With less than four months before Virginia picks its next governor, Attorney General Ken Cuccinelli II and businessman Terry McAuliffe are squaring off Saturday for the first formal debate of their contest.
Cuccinelli (R) and McAuliffe (D) will take the stage at the Homestead Resort in Hot Springs for a debate sponsored by the Virginia Bar Association, the first of at least a handful — the final number is still subject to negotiation — between the two hopefuls. Judy Woodruff, the “PBS NewsHour” co-anchor, will moderate.
Both candidates have been prepping for the face-off. Chris LaCivita, a Cuccinelli campaign adviser, has played the role of McAuliffe in mock debates, while Paul Reagan, chief of staff to former senator James Webb (D-Va.), has stood in for Cuccinelli for the McAuliffe campaign.
Here are five key dynamics to watch for during the debate:
When it comes to debating, there is a clear experience gap between the two candidates.
Cuccinelli is now in his fifth campaign — he successfully ran three times for the state Senate and once for attorney general — so he is a seasoned debater. He is also an experienced litigator who appears to enjoy verbal sparring and the art of the argument.
McAuliffe, who lost the Democratic nomination for governor in 2009, is a veteran public speaker and has appeared frequently on national TV news. Cameras and crowds are nothing new for McAuliffe, a former Democratic National Committee chairman. But he does not have the raw campaign debate experience Cuccinelli does, which could explain why the Republican suggested they should do 15 debates around the commonwealth — far more than is typical for a statewide race — while McAuliffe said he preferred to do five.
That doesn’t mean Cuccinelli takes every invitation, though: He would not agree to a proposed debate sponsored by the League of Women Voters and AARP, arguing that they were left-leaning groups, even though other recent Republican candidates have accepted the invitation.
The VBA debate will include one feature that many debates don’t — the chance for each candidate to ask the other some direct questions.
McAuliffe’s campaign originally objected to that format during negotiations but eventually agreed, meaning each man will get the chance to put his foe on the spot. So what will they ask?
Cuccinelli has sought to hammer the theme that he’s the lone candidate who won’t need “on-the-job training,” so he could use this chance to make McAuliffe’s knowledge of Virginia and its government look thin. That’s what Cuccinelli did in 2009 to Steve Shannon (D), his foe in the attorney general’s race, asking him at a debate to name and describe each of the divisions in the attorney general’s office. When Shannon dodged, Cuccinelli said: “Mr. Moderator, in court I’d object to a witness not answering the question.”
McAuliffe, meanwhile, could ask Cuccinelli to explain his position on any number of issues Democrats think the Republican might prefer to avoid — abortion, gay rights, the Violence Against Women Act and why he accepted gifts from Jonnie R. Williams Sr., the chief executive of Star Scientific.
There will be no escaping the fact that Cuccinelli and McAuliffe are running to succeed a governor who is under a cloud of controversy. Will either man mention Gov. Robert F. McDonnell (R), and in what context?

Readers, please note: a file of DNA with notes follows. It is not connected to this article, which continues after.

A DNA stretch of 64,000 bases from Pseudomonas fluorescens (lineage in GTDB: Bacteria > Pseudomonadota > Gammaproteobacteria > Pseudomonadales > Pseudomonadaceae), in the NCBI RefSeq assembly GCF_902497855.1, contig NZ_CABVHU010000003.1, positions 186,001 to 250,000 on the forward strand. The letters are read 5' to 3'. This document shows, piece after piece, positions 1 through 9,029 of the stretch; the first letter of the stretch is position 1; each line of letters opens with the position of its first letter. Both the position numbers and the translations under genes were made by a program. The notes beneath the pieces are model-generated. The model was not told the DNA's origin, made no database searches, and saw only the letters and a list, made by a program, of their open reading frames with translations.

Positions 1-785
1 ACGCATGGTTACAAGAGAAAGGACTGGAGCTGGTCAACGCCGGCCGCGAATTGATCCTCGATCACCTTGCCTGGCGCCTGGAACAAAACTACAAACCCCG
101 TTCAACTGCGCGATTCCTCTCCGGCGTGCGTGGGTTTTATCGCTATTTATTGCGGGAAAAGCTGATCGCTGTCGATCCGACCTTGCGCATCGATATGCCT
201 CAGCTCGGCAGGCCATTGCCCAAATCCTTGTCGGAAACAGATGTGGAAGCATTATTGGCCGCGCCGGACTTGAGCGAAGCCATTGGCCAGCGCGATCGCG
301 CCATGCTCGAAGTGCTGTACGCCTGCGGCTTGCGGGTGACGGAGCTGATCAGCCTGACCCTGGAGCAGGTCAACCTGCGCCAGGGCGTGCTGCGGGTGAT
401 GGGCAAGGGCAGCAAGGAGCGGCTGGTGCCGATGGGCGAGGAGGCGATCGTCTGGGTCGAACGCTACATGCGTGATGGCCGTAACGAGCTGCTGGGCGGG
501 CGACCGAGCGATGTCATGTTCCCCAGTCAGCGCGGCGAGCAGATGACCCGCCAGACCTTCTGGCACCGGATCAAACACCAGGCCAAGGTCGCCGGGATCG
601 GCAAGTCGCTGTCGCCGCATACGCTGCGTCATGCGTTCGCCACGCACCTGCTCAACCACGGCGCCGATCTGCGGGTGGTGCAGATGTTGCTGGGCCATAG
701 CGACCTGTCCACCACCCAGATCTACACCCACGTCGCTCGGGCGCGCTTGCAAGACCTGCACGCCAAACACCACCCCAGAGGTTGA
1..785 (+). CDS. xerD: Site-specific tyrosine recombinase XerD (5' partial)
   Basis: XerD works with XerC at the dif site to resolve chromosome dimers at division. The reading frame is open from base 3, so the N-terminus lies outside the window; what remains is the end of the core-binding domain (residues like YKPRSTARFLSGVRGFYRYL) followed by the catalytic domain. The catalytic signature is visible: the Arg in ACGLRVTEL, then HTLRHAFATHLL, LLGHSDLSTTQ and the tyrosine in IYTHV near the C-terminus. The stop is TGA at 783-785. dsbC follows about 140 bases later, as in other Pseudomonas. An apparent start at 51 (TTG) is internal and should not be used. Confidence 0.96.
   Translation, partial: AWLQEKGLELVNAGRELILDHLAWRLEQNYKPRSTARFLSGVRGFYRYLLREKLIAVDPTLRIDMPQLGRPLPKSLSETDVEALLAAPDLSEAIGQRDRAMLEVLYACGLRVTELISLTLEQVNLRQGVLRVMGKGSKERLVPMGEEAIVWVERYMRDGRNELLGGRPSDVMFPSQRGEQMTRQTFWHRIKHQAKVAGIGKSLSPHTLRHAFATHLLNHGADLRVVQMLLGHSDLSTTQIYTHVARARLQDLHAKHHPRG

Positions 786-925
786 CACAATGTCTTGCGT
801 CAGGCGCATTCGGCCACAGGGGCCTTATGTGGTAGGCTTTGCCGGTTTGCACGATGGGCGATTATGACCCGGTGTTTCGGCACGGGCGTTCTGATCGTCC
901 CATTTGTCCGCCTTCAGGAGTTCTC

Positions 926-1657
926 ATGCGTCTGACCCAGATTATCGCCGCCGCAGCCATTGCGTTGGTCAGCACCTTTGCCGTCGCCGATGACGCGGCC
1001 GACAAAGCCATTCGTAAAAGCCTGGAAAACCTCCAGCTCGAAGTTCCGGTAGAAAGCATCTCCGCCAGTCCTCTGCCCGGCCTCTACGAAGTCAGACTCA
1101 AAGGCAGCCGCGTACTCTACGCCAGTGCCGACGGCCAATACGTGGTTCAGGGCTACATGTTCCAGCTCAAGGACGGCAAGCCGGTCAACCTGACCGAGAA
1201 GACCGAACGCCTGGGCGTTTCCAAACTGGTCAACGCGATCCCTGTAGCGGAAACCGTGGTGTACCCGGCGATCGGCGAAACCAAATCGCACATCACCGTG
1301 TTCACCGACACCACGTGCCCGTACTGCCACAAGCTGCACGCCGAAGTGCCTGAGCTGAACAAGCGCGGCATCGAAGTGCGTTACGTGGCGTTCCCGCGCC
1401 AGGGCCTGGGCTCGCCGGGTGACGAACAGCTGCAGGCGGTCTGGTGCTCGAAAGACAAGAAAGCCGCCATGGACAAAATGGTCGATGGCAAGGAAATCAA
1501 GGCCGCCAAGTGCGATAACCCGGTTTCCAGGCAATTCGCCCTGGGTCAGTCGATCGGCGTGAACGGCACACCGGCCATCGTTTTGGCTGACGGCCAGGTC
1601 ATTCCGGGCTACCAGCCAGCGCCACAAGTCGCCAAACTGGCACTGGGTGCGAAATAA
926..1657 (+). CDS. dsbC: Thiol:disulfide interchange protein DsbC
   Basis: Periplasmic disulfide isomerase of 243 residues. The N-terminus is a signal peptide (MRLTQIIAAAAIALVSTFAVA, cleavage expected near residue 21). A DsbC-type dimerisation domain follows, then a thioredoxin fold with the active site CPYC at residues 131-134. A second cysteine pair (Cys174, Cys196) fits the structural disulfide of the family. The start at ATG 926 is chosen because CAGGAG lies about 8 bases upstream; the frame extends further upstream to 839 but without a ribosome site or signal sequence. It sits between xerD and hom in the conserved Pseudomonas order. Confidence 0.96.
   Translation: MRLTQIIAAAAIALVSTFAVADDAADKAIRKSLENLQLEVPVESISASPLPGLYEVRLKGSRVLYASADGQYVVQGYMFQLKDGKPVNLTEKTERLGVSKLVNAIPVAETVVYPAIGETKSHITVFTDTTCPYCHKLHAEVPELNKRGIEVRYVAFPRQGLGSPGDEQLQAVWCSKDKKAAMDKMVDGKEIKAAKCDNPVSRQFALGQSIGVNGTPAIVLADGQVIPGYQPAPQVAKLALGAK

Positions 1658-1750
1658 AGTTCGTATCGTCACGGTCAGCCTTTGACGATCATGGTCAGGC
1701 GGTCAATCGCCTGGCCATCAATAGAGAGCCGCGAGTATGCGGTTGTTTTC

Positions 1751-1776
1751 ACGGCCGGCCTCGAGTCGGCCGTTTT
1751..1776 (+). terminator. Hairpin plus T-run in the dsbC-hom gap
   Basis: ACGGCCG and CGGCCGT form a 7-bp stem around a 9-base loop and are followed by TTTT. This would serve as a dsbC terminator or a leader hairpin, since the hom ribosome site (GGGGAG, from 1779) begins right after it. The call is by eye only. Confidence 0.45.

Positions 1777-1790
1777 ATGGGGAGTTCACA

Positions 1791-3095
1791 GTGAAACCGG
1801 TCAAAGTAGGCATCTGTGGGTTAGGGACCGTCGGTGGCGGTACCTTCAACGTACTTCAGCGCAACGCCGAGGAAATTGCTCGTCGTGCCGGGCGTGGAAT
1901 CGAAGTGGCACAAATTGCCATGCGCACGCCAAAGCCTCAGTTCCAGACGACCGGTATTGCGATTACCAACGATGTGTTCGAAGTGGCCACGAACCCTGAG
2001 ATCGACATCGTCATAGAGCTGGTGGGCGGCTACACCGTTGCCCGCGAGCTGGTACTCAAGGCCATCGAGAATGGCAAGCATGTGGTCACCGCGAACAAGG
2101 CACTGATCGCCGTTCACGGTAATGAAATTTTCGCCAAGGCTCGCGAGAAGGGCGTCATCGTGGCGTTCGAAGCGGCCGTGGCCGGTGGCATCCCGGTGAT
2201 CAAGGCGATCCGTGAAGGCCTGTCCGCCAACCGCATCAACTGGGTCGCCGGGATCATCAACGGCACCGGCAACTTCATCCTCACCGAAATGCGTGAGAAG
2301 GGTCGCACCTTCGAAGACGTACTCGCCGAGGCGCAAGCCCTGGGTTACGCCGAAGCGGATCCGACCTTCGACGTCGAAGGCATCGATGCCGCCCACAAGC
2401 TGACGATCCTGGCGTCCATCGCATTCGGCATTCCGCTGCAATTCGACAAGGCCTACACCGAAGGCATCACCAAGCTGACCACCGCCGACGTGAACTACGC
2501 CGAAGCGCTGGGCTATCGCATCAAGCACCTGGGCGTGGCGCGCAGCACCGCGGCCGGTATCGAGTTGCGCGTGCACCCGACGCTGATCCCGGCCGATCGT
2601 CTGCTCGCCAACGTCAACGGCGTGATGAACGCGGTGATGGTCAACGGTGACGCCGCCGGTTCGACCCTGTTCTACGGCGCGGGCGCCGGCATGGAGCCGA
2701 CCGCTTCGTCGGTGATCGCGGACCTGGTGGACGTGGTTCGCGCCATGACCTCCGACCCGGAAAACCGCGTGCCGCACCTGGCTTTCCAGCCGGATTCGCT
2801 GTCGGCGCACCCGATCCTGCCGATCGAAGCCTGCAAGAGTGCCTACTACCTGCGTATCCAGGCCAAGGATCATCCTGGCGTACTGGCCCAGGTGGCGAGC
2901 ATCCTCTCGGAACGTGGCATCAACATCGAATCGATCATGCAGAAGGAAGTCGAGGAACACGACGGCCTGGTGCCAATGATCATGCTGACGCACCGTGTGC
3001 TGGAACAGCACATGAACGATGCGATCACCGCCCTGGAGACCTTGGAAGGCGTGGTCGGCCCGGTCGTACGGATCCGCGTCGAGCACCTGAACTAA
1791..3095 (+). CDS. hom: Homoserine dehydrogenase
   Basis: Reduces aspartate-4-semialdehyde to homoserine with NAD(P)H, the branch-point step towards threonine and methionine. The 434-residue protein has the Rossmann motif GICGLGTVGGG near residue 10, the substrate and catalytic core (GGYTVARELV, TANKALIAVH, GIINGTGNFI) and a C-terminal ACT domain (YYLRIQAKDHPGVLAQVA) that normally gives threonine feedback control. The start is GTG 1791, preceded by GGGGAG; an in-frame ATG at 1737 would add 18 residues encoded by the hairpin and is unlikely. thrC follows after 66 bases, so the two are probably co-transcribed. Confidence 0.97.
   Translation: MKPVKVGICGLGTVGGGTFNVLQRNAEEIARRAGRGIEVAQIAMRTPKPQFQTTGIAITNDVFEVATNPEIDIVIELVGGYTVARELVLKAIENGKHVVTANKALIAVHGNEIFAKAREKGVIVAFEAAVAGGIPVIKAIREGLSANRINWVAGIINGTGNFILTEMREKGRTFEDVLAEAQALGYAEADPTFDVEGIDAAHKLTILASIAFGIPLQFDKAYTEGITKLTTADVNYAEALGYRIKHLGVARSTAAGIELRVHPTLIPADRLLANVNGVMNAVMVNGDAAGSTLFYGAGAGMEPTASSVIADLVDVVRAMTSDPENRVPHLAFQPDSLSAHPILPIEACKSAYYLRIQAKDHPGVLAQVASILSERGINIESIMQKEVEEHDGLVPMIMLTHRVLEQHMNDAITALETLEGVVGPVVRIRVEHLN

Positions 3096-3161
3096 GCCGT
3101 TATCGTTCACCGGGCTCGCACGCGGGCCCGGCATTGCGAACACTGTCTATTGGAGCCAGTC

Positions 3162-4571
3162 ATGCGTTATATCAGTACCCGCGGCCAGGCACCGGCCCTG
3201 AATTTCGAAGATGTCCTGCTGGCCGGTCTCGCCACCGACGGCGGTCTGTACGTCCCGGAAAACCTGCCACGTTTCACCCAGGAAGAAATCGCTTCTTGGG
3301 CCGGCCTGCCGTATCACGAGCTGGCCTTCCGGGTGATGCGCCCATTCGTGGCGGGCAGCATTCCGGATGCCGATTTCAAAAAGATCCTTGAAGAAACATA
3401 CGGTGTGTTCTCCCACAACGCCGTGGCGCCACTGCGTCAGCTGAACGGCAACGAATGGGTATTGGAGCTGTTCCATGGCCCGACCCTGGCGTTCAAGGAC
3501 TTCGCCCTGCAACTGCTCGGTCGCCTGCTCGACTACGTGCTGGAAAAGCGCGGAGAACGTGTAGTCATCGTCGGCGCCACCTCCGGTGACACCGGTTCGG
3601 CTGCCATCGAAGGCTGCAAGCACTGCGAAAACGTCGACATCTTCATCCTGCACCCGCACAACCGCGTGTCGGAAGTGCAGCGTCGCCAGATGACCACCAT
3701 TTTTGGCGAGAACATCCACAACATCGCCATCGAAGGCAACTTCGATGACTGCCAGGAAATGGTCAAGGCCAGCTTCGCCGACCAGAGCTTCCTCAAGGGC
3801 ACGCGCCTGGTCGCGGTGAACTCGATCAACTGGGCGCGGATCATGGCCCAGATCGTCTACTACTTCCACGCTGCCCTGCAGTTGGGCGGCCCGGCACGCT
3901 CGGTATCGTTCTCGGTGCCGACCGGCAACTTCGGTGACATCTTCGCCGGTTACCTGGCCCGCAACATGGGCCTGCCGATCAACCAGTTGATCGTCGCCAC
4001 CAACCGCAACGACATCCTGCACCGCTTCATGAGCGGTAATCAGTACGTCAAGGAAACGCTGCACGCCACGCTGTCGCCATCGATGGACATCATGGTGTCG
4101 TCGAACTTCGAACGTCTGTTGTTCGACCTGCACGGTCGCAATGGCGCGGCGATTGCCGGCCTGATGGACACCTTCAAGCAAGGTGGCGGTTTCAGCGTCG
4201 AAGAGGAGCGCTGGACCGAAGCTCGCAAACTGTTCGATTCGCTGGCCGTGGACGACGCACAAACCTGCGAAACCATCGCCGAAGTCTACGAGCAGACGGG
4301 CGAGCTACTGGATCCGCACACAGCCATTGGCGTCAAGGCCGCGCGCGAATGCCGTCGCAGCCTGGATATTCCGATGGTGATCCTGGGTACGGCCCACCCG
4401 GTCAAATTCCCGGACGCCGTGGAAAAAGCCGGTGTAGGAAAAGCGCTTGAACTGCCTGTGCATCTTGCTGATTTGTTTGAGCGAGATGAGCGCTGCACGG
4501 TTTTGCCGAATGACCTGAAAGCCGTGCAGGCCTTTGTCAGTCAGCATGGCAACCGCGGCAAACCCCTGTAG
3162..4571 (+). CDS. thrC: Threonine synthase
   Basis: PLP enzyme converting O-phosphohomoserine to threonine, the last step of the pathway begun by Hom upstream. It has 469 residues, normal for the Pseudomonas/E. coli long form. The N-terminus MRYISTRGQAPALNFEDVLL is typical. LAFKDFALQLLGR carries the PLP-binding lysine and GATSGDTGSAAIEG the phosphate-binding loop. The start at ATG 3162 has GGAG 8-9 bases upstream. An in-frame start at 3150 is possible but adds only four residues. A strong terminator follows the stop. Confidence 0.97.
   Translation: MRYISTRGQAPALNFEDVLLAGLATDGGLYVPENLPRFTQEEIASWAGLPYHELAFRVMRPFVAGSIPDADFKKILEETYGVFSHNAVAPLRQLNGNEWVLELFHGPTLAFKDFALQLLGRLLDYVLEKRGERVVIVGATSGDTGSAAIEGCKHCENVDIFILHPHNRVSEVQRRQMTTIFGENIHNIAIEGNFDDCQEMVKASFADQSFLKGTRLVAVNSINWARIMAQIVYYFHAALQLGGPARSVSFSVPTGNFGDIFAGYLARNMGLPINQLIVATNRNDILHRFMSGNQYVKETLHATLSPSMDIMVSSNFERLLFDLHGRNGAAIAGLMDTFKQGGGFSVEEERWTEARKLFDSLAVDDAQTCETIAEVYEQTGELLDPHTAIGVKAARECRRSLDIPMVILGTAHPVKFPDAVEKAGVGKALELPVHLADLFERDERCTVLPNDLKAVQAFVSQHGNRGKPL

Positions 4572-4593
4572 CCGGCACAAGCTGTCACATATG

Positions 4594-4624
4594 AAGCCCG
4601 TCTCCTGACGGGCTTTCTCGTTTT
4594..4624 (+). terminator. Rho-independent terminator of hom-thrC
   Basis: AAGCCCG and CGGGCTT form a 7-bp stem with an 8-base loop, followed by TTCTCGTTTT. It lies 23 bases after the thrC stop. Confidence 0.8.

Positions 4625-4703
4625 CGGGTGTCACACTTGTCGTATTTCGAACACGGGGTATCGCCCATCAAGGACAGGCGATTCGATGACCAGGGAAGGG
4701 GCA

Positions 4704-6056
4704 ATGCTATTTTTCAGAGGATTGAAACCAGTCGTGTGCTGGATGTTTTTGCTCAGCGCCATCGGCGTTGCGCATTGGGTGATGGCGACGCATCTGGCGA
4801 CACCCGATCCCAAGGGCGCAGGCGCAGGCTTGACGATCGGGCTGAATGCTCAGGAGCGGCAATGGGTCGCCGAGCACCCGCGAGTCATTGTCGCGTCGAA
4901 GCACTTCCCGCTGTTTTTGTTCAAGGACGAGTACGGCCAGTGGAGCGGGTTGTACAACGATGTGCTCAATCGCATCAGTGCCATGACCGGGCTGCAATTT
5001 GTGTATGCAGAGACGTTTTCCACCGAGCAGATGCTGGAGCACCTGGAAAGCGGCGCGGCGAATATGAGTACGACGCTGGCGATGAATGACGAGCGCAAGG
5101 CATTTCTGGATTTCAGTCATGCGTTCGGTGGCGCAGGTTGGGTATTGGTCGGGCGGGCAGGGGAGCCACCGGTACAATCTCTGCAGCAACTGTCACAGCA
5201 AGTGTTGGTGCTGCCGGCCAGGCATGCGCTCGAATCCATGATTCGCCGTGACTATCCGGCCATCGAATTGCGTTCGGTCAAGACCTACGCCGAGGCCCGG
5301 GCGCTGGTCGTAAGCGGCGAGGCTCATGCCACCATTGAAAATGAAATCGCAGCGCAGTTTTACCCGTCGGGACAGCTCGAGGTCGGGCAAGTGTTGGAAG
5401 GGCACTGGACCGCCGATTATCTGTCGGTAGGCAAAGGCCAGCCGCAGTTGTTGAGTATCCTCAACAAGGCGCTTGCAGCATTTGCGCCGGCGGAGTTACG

McAuliffe has conspicuously embraced McDonnell’s best-known policy achievement — an overhaul of how the commonwealth pays for transportation projects — as evidence that he can work with Republicans to cut common-sense deals.
Cuccinelli does not often mention McDonnell on the stump, even though the incumbent had until recently enjoyed strong job approval numbers. The two Republicans have differed on some issues, including the transportation program. But the two men are clearly linked, both because of their shared party affiliation and because Cuccinelli also has taken gifts from Williams. Cuccinelli could well be asked why he accepted those gifts in the first place, or whether he thinks McDonnell should resign.
A Quinnipiac University poll released Thursday showed a notable gender gap in the contest: McAuliffe narrowly led Cuccinelli among all voters, 43 percent to 39 percent, but enjoyed a 48 to 32 advantage among Virginia women. That split will be on the minds of both candidates.
McAuliffe will probably seek to continue his campaign’s portrayal of Cuccinelli as a conservative extremist on issues such as abortion and contraception. Virginia Democrats also have aired an ad criticizing Cuccinelli for not endorsing the reauthorization of the Violence Against Women Act.
Cuccinelli has tried to soften his image in hopes of attracting female voters, airing one ad featuring testimony from his wife, Teiro, and another with the wife of a slain Fairfax County police officer praising the attorney general. Cuccinelli also has stressed his fight, dating back to college, against sexual assault and his work with the homeless and mentally ill.
Both men still have work to do to convince a majority of Virginians that they should be governor.
The Quinnipiac poll showed 50 percent of voters don’t know enough about McAuliffe to have an opinion of him, while 36 percent said the same of Cuccinelli.
Saturday’s debate will give the candidates a chance to enter voters’ living rooms and try to appear likable while demonstrating whether they have the requisite thick skins to serve as governor.